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“VCs noticed me function at Tokopedia and we saved in contact. My spherical was dedicated earlier than the marketing strategy was finalised,” mentioned Lakhotia, who’s beginning up in automotive parking administration area.

The push amongst traders to again these startups comes at a time when there’s a “financing bubble”, given the surplus international liquidity. What has modified for VCs is that the market is deeper, and by backing confirmed entrepreneurs and operators, they’re taking execution danger away.

What has additionally helped VCs construct conviction about signing massive cheques on the thought stage is the quantity of follow-on capital startups like Cred, began by Freecharge cofounder Kunal Shah; Curefit, began by Myntra’s Mukesh Bansal; and Udaan, began by former Flipkart executives, have attracted. All these founders are constructing startups which might be distinctive and have localised enterprise fashions.

“There’s a clear demarcation on people who’ve proven hustle at fast-growing startups versus those that have simply labored in conventional companies,” mentioned Revant Bhate, who labored at cloud kitchen participant Insurgent Meals for 5 years, launching new manufacturers like Behrouz Biryani. He added in elevating capital, founders coming from corporations like City-Clap and Swiggy would have an edge over these from Unilever. Bhate can also be beginning up within the client area.

Founders know they’ve a bonus and are making one of the best of the setting, because it permits them to barter phrases. For some, these are elements like valuation, for others it’s deciding which investor or what number of ought to be part of the board of the agency.

Buyers really feel tech entrepreneurship has grow to be extra broad-based with web penetration. As an illustration, Lightspeed runs mentorship programme ‘Excessive Entrepreneurs’ which noticed the variety of functions double to 900 in 2019 from a 12 months earlier. The variety of cities these functions got here from stands at 102 as in opposition to 45 final 12 months.

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“5 years in the past, entrepreneurship playbook was an engineer popping out of an IIT and beginning up. I feel that’s now not the case,” mentioned Vaibhav Agrawal, associate at Lightspeed. “As web adoption will get deeper, the place the entrepreneurs come from and issues they attempt to resolve are spreading past metros.”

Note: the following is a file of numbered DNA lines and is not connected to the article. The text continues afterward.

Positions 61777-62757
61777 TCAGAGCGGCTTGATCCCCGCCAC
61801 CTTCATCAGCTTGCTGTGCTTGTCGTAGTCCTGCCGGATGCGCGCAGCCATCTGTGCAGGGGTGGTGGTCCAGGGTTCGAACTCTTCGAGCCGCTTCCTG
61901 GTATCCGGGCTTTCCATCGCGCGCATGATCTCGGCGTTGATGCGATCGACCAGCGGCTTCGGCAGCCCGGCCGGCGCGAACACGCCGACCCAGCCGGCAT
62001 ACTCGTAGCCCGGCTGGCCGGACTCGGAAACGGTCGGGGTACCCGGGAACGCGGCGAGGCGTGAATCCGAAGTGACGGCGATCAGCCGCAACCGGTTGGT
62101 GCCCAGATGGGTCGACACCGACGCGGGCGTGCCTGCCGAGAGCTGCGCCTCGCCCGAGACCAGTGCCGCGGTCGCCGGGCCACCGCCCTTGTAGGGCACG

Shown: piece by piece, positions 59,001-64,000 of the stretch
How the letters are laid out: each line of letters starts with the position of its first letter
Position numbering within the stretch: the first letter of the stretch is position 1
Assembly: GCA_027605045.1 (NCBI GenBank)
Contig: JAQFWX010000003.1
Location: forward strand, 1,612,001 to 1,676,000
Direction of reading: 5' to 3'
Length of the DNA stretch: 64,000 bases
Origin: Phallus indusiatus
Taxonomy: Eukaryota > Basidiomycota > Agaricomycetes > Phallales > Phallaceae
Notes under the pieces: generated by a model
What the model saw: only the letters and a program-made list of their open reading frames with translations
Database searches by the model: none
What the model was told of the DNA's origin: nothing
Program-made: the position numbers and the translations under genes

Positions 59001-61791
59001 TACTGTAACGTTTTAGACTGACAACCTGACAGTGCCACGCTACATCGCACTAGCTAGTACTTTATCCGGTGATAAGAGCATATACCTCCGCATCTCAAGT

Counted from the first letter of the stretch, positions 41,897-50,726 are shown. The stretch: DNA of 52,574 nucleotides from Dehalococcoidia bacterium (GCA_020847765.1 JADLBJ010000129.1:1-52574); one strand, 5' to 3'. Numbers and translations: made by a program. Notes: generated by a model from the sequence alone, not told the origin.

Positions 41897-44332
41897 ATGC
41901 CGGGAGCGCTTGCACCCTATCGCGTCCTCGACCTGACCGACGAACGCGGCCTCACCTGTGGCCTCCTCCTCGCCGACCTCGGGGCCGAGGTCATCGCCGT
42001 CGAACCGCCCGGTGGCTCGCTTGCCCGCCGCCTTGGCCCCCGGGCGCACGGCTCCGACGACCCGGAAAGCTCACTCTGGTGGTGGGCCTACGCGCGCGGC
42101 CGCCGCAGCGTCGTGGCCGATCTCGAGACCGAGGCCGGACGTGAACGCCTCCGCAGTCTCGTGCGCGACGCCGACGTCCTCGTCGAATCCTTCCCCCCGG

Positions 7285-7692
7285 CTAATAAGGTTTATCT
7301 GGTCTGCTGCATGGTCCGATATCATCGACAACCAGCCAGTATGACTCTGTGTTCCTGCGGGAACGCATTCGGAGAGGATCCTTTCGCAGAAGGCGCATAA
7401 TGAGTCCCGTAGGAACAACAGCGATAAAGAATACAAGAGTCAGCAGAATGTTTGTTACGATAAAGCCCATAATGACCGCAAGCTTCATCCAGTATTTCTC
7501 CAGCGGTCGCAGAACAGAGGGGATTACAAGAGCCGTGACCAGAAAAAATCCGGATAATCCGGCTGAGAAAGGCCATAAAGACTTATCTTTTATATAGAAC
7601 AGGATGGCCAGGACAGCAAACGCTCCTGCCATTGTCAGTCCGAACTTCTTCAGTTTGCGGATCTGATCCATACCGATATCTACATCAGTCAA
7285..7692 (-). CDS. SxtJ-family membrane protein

Whereas VCs are betting disproportionately on skilled founders, they’re anticipated to proceed backing the youthful lot, which has traditionally created extra worth. Probably the most valued venturebacked corporations in India — like Flipkart ($22 billion), Paytm ($10 billion) and Ola ($6.2 billion) — have been began when the founders have been of their mid to early 20s with just some years of outdoor expertise. Oyo, which has a valuation of $10 billion, was began by school dropout Ritesh Agarwal, who was a teen then.

Some traders suppose as in 2014-15, the market is transferring forward of itself and VCs are assuming enterprise constructing could be very simple. By backing skilled entrepreneurs, VCs are taking away founder and execution danger. However there are different elements, similar to go-tomarket, enterprise mannequin and product danger, which the founders should deal with.

“The speed at which the dimensions of Sequence A has elevated to $10 million in India is in tandem with the US, however the market there’s deeper. All these entrepreneurs should ship Three-4x the valuation at which they’ve raised capital, which is loads of work,” mentioned a Mumbai-based VC investor.